Labour pledges to drop ‘irrelevant’ academic requirements for Civil Service jobs
A Labour government would drop requirements for ‘irrelevant’ academic qualifications for people applying for jobs in the civil service, the party is set to announce.
Shadow Education Secretary Angela Rayner will argue the move would help drive “snobbery” out of the recruitment process and create “genuine parity of esteem” for applicants.
The party says ditching requirements for educational qualifications, including degrees and A-levels, unless they are “genuinely relevant” to the role would improve diversity within Whitehall.
Speaking to the Association of Colleges of Birmingham, Ms Rayner will call for a “deep-seated culture change” in the civil service.
“We will end the snobbery that underpins attitudes towards different types of qualification and end the assumption that academic qualifications should be a basic entry requirement for jobs in Whitehall, limiting them to where they are necessary,” she will say.
According to Labour, only 4% of those chosen for the civil service fast stream programme have parents who work in routine or manual jobs, compared to 80% for those with parents working in senior managerial, administrative or professional occupations.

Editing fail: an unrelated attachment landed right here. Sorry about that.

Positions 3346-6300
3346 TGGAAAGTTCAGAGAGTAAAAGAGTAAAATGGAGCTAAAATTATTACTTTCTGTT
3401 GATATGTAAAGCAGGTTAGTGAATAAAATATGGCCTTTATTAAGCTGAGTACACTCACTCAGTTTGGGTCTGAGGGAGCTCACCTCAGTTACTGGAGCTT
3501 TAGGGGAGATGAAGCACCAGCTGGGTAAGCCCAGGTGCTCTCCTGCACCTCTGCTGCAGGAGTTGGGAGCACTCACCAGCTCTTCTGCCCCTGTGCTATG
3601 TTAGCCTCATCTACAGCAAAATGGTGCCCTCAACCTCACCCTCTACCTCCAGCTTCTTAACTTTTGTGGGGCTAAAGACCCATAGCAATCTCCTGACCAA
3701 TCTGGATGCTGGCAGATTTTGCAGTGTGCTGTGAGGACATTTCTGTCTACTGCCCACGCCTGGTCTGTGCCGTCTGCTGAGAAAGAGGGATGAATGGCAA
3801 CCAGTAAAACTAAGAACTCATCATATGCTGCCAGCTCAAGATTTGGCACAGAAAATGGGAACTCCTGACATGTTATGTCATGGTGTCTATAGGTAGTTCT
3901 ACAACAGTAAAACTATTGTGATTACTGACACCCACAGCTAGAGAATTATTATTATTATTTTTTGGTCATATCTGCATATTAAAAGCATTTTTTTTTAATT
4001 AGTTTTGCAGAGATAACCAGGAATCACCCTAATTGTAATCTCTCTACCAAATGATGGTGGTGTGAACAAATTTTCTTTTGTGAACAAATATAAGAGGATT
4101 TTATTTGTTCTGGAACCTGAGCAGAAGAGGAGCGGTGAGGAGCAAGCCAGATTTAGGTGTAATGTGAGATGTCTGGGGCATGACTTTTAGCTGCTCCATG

The party also said that in 2017 not a single person of black Caribbean origin gained a place on the fast stream.
Ms Rayner will add: “Government itself will lead the way in setting a clear example to other employers that a person’s skills and experience is as valuable as any particular type of qualification.
“And we will ensure that those working at the heart of government become more representative of the country they serve.”
Ms Rayner, who left school aged 16 without any formal qualifications, will point to tech giants such as Apple, Google and IBM, who have all dropped academic requirements for jobs unless they are role specific.
A Cabinet Office spokesperson said: “There are already many ways people can join the Civil Service without a degree and many frontline roles do not require this level of qualification.
“Central to our ambition of becoming the most inclusive employer in the UK by 2020, apprenticeships are another route into the Civil Service.
“Not only do they support our commitment to building a broader set of skills in the Civil Service but they allow us to offer more varied careers that will help us retain and attract the best talent.”